The European Union’s longstanding failure to agree on how to deal with migration threatens to disrupt the rest of its business.
(Bloomberg) — The European Union’s longstanding failure to agree on how to deal with migration threatens to disrupt the rest of its business.
At a summit in Granada, Spain, French President Emmanuel Macron and Italy’s Giorgia Meloni triggered a diplomatic spat when they agreed to an impromptu huddle on the issue with Rishi Sunak of the UK.
Spanish Premier Pedro Sanchez felt it distracted from the formal talks he was already leading and canceled a joint press conference Thursday with Sunak in pique, according to people familiar with the issue. On Friday, Hungary’s Viktor Orban had reporters checking their recordings in disbelief when he said attempts to strong-arm his country into accepting immigration decisions agreed by others was like a sexual assault.
Tensions are running high because immigration is effectively becoming the third rail of European politics. Many leaders would prefer not to touch it because they have seen it end the careers of their colleagues, but the collective failure to address it runs through most of the issues they care most about.
As they gathered in southern Spain, EU leaders planned to discuss welcoming new members, finding ways to enhance their geopolitical power, and deepening their common defense capabilities. And it was all hampered by the disputes over immigration.
Orban has been using immigration as a political tool for years, both to stir up support for his populist government in Hungary and as a lever to extract concessions from his EU partners.
In Granada, his anger was triggered by a migration pact, years in the making, with ambassadors clinching a tentative deal on the outstanding elements earlier in the week.
Hungary and Poland had both voted against the accord, but it was approved all the same under the EU’s so-called qualified majority voting rules. Under the agreement, member states would be allowed to choose whether to host their allotted quota of migrants or provide a different contribution to the common effort — either financial or non-financial.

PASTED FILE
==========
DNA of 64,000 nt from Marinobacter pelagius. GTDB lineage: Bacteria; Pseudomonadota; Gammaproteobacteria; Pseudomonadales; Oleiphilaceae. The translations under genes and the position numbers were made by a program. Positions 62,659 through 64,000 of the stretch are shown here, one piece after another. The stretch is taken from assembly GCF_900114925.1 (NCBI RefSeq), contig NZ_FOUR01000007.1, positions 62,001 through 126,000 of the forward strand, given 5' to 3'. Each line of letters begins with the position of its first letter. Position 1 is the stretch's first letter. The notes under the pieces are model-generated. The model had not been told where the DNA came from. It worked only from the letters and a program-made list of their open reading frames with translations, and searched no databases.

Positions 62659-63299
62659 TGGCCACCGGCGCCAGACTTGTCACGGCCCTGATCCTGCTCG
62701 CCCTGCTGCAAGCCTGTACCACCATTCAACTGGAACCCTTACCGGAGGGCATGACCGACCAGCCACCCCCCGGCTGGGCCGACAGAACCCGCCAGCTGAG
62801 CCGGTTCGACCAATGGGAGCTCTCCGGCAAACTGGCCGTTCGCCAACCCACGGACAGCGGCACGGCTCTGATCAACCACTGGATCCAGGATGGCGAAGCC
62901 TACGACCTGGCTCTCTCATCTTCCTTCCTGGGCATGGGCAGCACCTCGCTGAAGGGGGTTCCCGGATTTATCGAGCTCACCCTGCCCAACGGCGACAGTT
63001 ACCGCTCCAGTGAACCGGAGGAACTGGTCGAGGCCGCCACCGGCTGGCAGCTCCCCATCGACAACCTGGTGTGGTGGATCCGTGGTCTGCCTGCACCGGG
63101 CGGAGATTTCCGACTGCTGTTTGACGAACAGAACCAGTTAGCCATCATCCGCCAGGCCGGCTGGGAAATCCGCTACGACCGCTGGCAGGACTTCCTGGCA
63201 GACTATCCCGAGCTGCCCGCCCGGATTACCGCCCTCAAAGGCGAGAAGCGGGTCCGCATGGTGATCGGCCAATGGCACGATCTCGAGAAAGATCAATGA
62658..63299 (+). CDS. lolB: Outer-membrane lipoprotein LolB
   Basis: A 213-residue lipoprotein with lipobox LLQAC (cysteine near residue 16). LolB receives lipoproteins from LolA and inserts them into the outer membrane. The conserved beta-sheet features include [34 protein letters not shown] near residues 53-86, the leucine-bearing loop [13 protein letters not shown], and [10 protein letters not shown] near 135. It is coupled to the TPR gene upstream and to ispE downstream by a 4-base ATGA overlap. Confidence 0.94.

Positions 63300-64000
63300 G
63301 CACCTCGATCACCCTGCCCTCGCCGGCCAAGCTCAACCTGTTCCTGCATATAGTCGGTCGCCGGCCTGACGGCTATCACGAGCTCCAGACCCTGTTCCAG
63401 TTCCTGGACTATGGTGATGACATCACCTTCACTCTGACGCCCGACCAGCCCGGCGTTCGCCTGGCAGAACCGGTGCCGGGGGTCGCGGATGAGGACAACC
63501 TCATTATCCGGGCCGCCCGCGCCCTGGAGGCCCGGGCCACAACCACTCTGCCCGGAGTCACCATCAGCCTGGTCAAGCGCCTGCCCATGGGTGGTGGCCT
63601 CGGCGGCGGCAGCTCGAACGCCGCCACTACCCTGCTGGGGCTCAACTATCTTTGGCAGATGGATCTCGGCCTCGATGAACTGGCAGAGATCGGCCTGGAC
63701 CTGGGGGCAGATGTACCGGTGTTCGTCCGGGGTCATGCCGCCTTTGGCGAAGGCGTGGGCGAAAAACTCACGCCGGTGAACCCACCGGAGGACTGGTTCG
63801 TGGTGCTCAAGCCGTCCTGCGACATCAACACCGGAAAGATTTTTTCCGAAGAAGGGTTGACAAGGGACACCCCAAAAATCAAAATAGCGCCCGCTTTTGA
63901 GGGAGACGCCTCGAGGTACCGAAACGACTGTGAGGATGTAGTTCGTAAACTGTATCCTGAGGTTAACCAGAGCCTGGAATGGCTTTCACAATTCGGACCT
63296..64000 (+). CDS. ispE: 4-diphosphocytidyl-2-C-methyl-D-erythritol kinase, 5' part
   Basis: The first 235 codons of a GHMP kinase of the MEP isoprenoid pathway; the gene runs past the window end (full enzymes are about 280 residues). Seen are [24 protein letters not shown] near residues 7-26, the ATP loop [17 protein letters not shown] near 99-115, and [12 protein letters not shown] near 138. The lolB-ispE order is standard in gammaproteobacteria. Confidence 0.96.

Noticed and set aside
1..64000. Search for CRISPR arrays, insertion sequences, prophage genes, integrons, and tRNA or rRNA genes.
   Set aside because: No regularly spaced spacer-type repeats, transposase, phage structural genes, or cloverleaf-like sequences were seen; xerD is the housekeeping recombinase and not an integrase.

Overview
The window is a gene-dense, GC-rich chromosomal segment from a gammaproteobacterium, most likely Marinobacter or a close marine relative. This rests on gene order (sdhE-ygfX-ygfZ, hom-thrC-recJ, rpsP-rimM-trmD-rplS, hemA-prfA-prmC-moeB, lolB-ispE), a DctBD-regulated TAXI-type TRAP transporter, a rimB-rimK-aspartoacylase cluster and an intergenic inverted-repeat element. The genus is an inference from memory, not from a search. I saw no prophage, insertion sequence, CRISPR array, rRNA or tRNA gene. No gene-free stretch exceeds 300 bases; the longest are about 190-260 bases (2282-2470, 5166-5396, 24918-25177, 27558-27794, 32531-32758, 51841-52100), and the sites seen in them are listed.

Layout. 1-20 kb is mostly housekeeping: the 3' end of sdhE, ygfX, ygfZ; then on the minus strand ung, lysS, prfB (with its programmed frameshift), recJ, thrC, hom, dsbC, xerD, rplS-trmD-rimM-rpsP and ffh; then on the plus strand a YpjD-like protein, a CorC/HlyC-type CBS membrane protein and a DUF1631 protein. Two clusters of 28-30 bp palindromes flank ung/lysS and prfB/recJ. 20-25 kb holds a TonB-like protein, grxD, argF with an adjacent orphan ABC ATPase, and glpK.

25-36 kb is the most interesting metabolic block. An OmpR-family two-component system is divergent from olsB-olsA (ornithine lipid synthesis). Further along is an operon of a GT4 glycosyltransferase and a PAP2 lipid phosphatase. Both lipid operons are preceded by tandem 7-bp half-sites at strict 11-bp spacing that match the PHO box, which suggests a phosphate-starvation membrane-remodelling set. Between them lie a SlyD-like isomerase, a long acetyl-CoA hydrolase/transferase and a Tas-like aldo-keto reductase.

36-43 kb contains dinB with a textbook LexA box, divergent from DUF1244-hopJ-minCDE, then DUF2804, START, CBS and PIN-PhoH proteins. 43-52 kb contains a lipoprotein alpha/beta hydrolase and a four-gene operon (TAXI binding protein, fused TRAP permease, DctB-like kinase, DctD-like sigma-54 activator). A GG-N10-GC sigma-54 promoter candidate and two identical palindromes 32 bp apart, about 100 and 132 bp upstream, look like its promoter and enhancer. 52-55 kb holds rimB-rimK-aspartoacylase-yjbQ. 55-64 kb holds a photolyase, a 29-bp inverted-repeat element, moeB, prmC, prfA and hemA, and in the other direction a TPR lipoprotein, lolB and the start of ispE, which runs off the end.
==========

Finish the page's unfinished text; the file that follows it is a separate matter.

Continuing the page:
When you’re “forced” to accept a solution that “you don’t like, how would you like to have a compromise agreement?” Orban raged. “It’s impossible.”
Despite that tirade, diplomats from across the EU expect the pact to win final approval before next year’s European Parliament elections in order to blunt the message of populists seeking to exploit the issue for political gains.
But that’s a small step to resolving a problem that is only going to get worse as climate change makes the ecosystem across the Mediterranean in Africa increasingly inhospitable. Rivals like Russia’s Vladimir Putin have already learned to exploit the way immigration can fuel internal tensions in the EU – Russia helped to trigger the continent’s last two immigration crises with its military operations in Syria and Ukraine.
This week’s clash also highlights fundamental flaws in the way the EU operates, according to a French official who was present at the talks — the bloc’s cumbersome decision-making processes and its uneasy relationship with workers moving between member states. Both need to be fixed to create a path to membership for Ukraine and the countries of the Western Balkans, the official said.